Dr. Wolfgang Huhn is Head of Development Light/Visibility at Audi. Stephan Berlitz is Head of Lighting Functions and Innovations; Cesar Muntada Roura is Head of Lighting Design.
Dr. Huhn, Audi is the acknowledged global leader in lighting technology. How was this leading role achieved?
Dr. Huhn: With the development of the LED daytime running lights, at the latest, we introduced a new topic with a new pace to the industry. We had instant success in the market, which also greatly benefited our development partners. This success, which we systematically expanded on, enables us to make new technologies affordable. For example, we can offer the new TT* with Matrix LED headlights at an affordable price.
Berlitz: We are the drivers for the entire market – and that also includes such areas as legislation. And we are still the pioneer when it comes to the collaboration between Design and Engineering, where we have been very successful from the very beginning.
“The key factor is understanding”
What makes this collaboration so successful?
Muntada: The key factor is the understanding on both sides. We designers understand what Development needs, and the technical side respects our requirements. We discuss all the opportunities presented openly and without qualification.
Berlitz: We even conduct joint predevelopment, during which each side leaves the other plenty of freedom. This enables us to establish a very broad framework for later production development. Our colleagues in Design help themselves to our idea pool, and in return contribute their own suggestions.
“Integral elements of the design”
What significance does lighting have for Audi’s exterior design?
Dr. Huhn: The headlights and rear lights are already integral elements of the car. Today it would be impossible to build even a clay design model without them, which was still common not all that long ago.
Muntada: The vehicle sculpture communicates with the light sculpture – it is no longer possible to separate the two. That also applies to the eyes – the dominant element of the face – in which you can recognize the character of the car, just like with a person. We are now beginning a new chapter in our design history in order to make the Vorsprung durch Technik even more clearly apparent. The cars’ proportions are changing, and that is having a great influence on the headlights and rear lights.
Dr. Huhn: With the lighting systems of the future, there will be a second differentiating factor besides design: the software. We are sitting on pole position here, too, because we develop our own software and functions, and can make intelligent use of the vehicle’s resources and surroundings. We are thinking in a great number of different directions here, including machine learning, where self-learning algorithms continuously improve the illumination.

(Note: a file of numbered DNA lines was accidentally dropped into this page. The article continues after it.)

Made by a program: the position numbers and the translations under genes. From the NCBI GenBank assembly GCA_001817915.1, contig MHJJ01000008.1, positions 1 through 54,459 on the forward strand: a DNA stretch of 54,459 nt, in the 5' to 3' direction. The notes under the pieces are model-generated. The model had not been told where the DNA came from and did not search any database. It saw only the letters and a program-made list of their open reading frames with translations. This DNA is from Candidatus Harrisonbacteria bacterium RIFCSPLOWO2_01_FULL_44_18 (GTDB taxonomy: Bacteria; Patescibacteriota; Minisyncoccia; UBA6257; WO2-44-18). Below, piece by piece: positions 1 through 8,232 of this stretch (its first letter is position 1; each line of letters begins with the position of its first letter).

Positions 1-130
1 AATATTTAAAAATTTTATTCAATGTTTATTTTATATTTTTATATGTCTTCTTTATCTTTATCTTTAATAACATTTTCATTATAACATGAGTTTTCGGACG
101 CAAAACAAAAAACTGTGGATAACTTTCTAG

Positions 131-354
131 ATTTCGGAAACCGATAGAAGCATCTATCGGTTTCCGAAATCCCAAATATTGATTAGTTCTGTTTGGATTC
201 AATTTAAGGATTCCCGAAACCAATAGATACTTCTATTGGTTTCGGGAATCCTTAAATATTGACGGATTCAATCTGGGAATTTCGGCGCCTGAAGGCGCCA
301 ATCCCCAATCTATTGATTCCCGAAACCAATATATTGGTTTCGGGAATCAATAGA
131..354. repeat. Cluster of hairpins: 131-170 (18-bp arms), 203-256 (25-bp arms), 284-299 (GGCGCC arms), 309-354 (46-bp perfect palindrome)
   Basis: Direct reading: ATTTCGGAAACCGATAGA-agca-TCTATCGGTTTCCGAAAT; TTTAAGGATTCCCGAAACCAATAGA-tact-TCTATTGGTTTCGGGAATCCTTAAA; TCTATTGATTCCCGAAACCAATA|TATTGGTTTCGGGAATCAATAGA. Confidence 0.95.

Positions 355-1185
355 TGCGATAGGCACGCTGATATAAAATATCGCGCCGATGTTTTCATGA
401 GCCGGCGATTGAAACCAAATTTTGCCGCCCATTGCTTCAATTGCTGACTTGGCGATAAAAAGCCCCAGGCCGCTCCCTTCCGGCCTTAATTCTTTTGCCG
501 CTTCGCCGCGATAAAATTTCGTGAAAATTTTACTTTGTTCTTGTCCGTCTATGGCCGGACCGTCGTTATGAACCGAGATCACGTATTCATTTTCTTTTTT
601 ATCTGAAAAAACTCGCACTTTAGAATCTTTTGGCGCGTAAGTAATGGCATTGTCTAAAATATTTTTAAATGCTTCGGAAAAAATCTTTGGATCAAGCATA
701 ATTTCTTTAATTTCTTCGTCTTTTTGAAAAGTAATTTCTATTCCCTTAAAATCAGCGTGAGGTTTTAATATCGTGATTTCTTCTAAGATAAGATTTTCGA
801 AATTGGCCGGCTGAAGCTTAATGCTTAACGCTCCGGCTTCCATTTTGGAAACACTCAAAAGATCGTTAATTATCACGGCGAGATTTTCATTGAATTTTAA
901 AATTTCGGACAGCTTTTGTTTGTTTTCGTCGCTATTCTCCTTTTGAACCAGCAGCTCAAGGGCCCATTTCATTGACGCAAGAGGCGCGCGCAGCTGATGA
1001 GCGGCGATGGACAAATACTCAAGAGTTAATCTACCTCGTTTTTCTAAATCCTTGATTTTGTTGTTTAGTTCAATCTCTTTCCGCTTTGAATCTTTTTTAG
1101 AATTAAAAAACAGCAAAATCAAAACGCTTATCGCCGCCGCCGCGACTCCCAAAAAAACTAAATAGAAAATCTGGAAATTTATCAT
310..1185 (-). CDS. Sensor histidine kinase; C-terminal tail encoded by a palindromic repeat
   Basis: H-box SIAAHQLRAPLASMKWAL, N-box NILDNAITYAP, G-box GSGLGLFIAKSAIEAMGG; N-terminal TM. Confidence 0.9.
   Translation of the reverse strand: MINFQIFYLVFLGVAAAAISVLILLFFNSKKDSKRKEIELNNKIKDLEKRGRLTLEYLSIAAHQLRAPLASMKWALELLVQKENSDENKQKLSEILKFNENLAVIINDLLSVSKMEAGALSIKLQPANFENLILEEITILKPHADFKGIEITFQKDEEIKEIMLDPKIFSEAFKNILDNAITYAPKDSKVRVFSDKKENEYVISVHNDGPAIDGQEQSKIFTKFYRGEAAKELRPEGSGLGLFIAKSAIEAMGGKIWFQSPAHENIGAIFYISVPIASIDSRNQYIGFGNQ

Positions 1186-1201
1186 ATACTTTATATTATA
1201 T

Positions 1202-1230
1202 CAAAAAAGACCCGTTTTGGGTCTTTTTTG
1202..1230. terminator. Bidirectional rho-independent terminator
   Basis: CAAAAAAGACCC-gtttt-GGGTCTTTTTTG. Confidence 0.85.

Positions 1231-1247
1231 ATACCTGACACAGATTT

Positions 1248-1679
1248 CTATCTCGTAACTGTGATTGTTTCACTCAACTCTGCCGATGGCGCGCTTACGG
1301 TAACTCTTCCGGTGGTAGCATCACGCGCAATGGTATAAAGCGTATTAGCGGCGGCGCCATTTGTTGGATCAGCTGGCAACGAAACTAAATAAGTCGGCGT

“Innovations that we can barely imagine today”
What will Audi lighting look like in 2030?
Berlitz: The Matrix laser and Matrix LED technologies still have a lot of potential. We will use camera systems to control the light very precisely. And where our field of vision ends, we can use Car-to-X technologies, i.e. information from other cars and the infrastructure.
Muntada: Headlights are becoming somewhat smaller while at the same time even clearer and more cleanly structured, so that we can present the new technologies more distinctly than ever before. But the expression, which describes the progressive character of Audi, will not change significantly
Berlitz: The primary driver will be the interplay of aesthetics, dynamics and interaction. Our light will react more dynamically and strongly to the customers and the surroundings. In the next ten to 15 years, we will experience innovations that we can barely even imagine today. After all, laser light and Matrix LED headlights were still science fiction ten years ago.
Muntada: My vision for 2030 is a light that is in motion and interacts continuously with the customer from the moment they approach the vehicle. It will be extremely precise and functional, and the headlights that produce it will appear delicate, yet aesthetic.
“Light and body fuse”
Will we even still need headlights and rear lights 15 years from now?
Berlitz: One of our next steps will be the introduction of OLED technology to production vehicles – as tail lights. We are working in predevelopment with solutions where we apply OLED coatings directly to the body’s sheet metal. But we still have some questions to answer before this can be used in production.
Muntada: We have already succeeded in fusing light and the body in a few design models. It is a very attractive idea that we continue to pursue. When the light leaves its box and plays over the entire car, it can reinforce the brand’s presence on the road in an entirely new way.
The equipment and data specified in this document refer to the model range offered in Germany. Subject to change without notice; errors and omissions excepted.